Public Knowledge Submits House Testimony on Patent Reform
Public Knowledge Submits House Testimony on Patent Reform
Public Knowledge Submits House Testimony on Patent Reform

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    The House Committee on the Judiciary will hold a hearing on Examining Recent Supreme Court Cases in the Patent Arena Thursday, Feb. 12. Public Knowledge will submit written testimony for the record. This testimony illustrates key Supreme Court patent cases and their impact, based on Public Knowledge’s expertise and experience in filing amicus curiae briefs in those cases and discussing the impact of those patent decisions on consumer interests.

    The following may be attributed to Charles Duan, Director of the Patent Reform Project at Public Knowledge:

    “Effective patent reform requires the participation of all parts of government, especially the judiciary. Decisions of the Supreme Court in patent cases can define or destroy new technologies, innovators and businesses. Thus, those cases have a substantial impact on the public interest in access to technology, innovation and progress.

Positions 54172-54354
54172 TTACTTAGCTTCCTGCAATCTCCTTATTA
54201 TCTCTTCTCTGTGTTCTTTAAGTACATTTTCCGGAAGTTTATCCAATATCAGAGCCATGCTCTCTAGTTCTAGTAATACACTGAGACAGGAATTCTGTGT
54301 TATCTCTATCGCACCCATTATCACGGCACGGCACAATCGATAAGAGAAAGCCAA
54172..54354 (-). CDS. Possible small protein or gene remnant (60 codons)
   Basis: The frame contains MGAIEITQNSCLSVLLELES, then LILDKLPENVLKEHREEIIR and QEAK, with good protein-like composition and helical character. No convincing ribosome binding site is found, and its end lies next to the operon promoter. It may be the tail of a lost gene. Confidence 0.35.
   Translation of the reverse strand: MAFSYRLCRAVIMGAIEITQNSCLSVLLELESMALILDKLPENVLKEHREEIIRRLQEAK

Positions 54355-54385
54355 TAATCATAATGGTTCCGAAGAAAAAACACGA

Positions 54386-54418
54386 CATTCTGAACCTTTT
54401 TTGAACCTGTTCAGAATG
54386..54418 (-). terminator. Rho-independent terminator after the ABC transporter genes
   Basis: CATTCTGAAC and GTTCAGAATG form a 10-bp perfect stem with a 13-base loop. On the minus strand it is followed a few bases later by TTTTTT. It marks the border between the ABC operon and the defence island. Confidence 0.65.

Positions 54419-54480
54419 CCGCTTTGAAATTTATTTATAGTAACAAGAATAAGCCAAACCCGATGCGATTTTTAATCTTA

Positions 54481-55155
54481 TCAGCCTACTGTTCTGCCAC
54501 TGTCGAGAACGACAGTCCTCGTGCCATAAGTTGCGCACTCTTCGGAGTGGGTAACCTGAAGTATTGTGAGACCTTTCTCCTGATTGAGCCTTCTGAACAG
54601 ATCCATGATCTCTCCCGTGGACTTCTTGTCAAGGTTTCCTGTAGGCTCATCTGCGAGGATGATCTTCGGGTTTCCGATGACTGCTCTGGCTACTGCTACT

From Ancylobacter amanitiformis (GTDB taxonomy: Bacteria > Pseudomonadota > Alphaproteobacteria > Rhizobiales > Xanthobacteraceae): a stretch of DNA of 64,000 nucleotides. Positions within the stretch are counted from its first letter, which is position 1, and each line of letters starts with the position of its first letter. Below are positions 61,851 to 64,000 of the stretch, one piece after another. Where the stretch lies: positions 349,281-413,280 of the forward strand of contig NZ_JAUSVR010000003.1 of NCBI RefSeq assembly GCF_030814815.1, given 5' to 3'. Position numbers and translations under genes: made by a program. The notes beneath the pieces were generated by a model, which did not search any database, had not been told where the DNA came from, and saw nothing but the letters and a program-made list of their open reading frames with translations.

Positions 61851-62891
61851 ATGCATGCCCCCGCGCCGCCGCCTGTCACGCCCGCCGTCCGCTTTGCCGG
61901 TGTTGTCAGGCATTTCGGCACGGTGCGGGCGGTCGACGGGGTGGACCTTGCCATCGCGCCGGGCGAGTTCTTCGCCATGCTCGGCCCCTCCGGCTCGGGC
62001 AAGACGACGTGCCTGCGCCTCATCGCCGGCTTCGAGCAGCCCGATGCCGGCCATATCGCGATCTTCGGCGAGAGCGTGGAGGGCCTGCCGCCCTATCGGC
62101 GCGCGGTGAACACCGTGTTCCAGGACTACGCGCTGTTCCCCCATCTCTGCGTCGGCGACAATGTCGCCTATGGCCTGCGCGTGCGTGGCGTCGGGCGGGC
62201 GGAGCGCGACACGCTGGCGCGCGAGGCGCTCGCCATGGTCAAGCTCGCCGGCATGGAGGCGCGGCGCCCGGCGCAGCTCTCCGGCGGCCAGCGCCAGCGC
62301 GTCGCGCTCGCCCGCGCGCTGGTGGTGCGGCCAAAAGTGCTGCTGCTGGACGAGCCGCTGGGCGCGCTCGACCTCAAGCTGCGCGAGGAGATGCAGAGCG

“Because the Supreme Court plays such an important role in patent reform, Public Knowledge has been highly active in filing amicus curiae briefs urging the Court to consider the public interest in a balanced patent system that does not turn patents into excessive and burdensome tools of monopolists. We have been successful. The cases decided last year, including Alice v. CLS Bank, Nautilus v. Biosig and Octane Fitness v. Icon Health, all demonstrate a commitment to a balanced, pro-consumer patent system.

    “Our testimony makes three main points. First, we believe that such a balanced, public interest-oriented patent system is necessary for innovation, and the current spate of abusive patent litigation reflects a lack of balance in current patent law. Second, the Supreme Court has played an important role in bringing patent law back to that proper balance. Third, because patent reform is so multifaceted, Congress must still act to pass patent reform legislation even after the Court's decisions.”

    You may read the full testimony here.